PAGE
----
I make a fool out of myself all the time. You probably do it, too.
Whenever I read things I wrote a few years back, I feel embarrassed and want to delete those words to make sure nobody can read them ever again. Most likely, I will be having the same thoughts when I come back to this entries. I certainly think this way whenever I revisit my previous blog.
Here’s the less revelatory statement I will make (hopefully): We all make mistakes. I expected everyone to know this. So, what’s the deal? The deal is everybody makes mistakes. This fact carries two lessons.
1. Don’t worry about failing. We all do. We all will.
It’s okay to be horrible at one thing. You are probably good at another. And even in your forte, you will err over and over again. The good news is that it is not such a big deal, because everyone is just as stupid as I am. I am not any less or any more stupid than you (I probably should be careful with these statements).
Don’t compare yourself to others in a destructive way. I believe it is important to see where one is the journey compared to others who are walking a similar path, but only when this comparison has a constructive mission. Other will make different mistakes. Your mistakes are unique. Therefore, your path has different turns and intersections.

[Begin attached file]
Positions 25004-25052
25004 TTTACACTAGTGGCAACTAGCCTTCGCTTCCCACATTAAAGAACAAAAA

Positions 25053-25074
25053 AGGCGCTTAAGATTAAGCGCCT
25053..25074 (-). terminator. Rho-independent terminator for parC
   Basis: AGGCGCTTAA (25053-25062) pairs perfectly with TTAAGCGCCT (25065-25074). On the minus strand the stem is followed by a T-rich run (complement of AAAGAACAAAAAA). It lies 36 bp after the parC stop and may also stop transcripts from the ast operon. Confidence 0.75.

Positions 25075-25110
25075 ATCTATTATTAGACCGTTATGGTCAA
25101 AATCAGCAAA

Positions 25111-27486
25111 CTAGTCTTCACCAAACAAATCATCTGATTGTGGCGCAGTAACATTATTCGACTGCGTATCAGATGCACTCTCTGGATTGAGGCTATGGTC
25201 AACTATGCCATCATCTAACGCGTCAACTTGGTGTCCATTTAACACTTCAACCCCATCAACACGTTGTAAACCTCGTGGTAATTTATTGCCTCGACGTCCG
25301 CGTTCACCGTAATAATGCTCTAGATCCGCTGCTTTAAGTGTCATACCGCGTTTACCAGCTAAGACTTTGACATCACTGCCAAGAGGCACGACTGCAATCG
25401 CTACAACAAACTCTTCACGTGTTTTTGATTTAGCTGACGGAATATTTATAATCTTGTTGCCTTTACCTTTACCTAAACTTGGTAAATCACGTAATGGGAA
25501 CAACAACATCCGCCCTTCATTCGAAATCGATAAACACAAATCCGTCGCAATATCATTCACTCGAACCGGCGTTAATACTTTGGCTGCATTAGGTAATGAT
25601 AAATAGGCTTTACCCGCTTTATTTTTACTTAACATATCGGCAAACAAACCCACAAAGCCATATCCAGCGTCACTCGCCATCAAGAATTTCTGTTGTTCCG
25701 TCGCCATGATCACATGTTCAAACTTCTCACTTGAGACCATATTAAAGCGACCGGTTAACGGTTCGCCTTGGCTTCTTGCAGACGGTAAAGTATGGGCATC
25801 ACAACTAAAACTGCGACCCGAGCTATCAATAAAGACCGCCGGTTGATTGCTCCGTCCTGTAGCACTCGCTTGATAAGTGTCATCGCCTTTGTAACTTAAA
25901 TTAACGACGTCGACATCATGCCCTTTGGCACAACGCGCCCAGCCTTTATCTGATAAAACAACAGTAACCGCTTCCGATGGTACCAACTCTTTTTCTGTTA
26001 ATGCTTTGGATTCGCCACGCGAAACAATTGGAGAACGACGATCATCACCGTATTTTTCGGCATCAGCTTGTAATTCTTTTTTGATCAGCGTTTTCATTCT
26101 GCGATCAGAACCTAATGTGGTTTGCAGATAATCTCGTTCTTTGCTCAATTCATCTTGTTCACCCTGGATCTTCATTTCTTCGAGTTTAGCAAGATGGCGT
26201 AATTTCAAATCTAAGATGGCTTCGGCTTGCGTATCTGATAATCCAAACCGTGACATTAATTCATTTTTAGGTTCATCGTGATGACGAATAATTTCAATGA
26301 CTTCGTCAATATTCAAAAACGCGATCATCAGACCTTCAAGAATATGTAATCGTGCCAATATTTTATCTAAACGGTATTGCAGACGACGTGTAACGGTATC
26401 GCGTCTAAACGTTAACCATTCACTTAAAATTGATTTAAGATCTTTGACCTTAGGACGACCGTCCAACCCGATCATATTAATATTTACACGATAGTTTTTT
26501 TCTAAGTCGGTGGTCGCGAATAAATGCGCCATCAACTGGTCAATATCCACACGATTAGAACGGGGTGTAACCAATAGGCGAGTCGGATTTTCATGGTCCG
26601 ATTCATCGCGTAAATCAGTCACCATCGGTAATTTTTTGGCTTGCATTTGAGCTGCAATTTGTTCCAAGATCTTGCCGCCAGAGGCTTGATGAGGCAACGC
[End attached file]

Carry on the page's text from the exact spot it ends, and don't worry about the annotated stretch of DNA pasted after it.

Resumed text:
By now, you probably know I bring my Christian faith into my ideas. So, if you are a Christian it is important to remember that we are saved by God’s grace, and that it doesn’t matter how much we fail, but that we accept Jesus’ calling to pick up our mats and walk.
2. Don’t criticize those who fail. We all do. We all will.
Really, if we’d like others to forgive our shortcomings, why should we even hesitate to do the same to others? Christian or not, remember the Golden Rule. To me, this is not so much a self-serving rule as it is a reminder of our humanity and our responsibility to build others as they build us.
If someone fails, you can critic. I’m a fan of critique, not criticism. Let’s be critics and not criticizers. We’ll all be better off that way.
Do I have a concluding statement?
I don’t think so, but let’s try it.
Don’t be a jerk. Be a fool, but never the same one.